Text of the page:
A financial services industry company won a victory in the Minnesota Court of Appeals, securing a unanimous opinion in its favor holding that attorneys who serve as expert witnesses are subject to the same expert-disqualification standard as all other expert witnesses. Faegre Drinker represented the financial services industry company in the appeal.
The appeal arose out of a class action in which the plaintiffs alleged that the financial services industry company had violated various Minnesota statutes and was negligent in failing to detect a Ponzi scheme. To support their case, the plaintiffs secured an attorney as an expert witness to opine that the financial services industry company’s procedures for reviewing and monitoring independent sales and behavior were inconsistent with industry standards. The problem was, the attorney had previously served as outside counsel for the financial services industry company and had advised it on those very same procedures.
The financial services industry company moved to disqualify the attorney based on the prior representation, and because of its concern that the testimony would necessarily involve the use of attorney-client privileged information. A Minnesota state trial court denied the motion and would have allowed the attorney to testify against the company. Its reasoning was that attorneys who serve as experts are subject to a different, and lower, disqualification standard found in attorney ethics rules. It rejected the company’s argument that attorneys who serve as experts should be subject to the same disqualification standard as all other experts.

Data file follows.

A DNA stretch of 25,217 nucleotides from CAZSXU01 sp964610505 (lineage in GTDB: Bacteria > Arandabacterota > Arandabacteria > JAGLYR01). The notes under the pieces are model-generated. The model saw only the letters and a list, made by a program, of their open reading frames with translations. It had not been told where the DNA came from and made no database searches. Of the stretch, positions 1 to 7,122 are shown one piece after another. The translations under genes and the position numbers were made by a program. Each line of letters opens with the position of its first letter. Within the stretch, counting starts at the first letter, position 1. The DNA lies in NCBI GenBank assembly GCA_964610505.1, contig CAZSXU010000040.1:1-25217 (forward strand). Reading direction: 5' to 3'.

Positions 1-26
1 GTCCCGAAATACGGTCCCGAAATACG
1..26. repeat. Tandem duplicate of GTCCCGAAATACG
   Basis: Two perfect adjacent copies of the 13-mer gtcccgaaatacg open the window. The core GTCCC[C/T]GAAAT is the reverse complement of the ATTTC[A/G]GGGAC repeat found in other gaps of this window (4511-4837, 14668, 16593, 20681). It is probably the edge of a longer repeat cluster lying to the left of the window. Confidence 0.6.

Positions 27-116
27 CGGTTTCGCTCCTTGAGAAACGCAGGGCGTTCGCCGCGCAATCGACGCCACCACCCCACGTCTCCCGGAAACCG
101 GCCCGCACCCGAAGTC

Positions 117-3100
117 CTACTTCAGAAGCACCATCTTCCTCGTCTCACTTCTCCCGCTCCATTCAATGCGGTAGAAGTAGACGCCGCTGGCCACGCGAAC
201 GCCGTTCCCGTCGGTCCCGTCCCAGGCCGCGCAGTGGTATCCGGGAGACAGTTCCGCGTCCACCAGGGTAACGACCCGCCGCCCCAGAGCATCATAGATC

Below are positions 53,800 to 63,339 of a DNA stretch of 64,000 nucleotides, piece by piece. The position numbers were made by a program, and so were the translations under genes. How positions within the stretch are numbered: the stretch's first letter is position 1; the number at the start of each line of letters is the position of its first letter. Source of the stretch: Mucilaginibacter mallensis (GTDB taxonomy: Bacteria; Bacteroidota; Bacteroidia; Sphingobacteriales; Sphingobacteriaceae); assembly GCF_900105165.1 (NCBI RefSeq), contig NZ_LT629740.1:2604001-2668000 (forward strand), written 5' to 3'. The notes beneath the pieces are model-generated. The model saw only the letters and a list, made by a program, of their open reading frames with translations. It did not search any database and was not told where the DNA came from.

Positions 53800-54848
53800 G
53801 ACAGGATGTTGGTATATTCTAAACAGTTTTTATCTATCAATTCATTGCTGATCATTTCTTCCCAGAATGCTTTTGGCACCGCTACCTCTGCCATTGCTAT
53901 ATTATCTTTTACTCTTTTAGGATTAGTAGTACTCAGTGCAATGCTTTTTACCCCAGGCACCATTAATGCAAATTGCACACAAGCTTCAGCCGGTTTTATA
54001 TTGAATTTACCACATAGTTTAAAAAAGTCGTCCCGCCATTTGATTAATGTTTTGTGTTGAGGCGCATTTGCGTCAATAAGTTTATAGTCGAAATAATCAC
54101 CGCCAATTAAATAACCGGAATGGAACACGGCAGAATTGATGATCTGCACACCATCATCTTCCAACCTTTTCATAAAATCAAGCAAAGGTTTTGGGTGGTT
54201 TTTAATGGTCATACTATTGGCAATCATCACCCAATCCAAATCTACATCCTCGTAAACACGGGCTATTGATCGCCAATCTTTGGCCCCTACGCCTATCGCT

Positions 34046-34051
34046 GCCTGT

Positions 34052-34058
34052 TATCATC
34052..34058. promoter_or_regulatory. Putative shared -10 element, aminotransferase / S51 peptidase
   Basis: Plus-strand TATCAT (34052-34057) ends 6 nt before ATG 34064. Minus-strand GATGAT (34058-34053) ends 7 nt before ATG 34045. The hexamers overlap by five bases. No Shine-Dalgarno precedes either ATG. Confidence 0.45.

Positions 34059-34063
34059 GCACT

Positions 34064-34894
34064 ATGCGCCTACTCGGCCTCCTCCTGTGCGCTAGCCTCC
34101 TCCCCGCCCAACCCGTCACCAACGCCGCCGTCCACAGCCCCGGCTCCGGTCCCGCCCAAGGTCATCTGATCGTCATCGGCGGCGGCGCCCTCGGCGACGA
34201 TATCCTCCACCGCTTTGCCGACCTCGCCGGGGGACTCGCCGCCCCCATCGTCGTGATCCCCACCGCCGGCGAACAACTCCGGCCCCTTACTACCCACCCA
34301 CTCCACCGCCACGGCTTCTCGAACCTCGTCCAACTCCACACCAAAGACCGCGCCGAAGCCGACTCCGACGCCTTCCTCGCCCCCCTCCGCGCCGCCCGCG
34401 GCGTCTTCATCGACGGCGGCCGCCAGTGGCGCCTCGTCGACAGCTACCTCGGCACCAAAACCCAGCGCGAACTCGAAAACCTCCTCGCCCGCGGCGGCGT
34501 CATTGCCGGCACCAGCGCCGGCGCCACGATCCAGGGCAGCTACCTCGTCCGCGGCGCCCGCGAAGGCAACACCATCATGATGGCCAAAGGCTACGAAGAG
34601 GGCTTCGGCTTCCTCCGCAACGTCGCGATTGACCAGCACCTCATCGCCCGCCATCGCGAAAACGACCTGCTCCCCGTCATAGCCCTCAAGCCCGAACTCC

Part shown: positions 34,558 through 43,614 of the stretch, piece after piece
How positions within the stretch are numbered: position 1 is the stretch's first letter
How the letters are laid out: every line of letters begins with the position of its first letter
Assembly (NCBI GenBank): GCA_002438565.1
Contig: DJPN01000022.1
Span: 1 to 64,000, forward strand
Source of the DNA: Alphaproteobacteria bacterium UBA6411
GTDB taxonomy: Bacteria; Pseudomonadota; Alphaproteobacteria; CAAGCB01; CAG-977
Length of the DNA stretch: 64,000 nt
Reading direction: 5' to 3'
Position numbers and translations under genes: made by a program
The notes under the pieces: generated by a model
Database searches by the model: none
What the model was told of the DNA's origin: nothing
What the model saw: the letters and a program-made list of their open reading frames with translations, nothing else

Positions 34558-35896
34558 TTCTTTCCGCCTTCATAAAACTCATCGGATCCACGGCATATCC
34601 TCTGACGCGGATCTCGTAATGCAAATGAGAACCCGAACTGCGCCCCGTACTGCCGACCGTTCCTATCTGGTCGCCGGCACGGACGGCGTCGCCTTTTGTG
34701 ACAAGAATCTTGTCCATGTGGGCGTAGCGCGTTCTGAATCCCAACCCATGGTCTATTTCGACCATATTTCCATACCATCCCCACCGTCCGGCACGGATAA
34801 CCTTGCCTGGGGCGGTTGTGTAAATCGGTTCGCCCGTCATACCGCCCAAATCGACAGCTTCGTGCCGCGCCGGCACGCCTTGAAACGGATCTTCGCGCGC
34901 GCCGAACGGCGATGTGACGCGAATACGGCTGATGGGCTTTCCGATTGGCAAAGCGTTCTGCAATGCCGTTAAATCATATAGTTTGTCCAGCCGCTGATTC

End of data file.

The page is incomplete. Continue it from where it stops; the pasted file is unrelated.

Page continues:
At that point, Faegre Drinker appellate attorneys sought an immediate, discretionary appeal in the interest of justice, which the Minnesota Court of Appeals granted because of the “public interest in the sanctity of the attorney-client privilege.” Faegre Drinker then argued that Minnesota should apply the same rule applied in all other jurisdictions: that an attorney who serves as an expert witness should be disqualified from offering testimony against a party with whom the attorney had a prior relationship if (1) it is objectively reasonable for the adverse party to believe that it had a confidential relationship with the attorney, and (2) the adverse party disclosed to the attorney confidential information regarding the same subject matter or directly related to the subject matter about which the attorney proposes to testify.
The Minnesota Court of Appeals issued an opinion that unanimously agreed with Faegre Drinker’s argument, ruling for the financial services industry company, and reversing the lower court.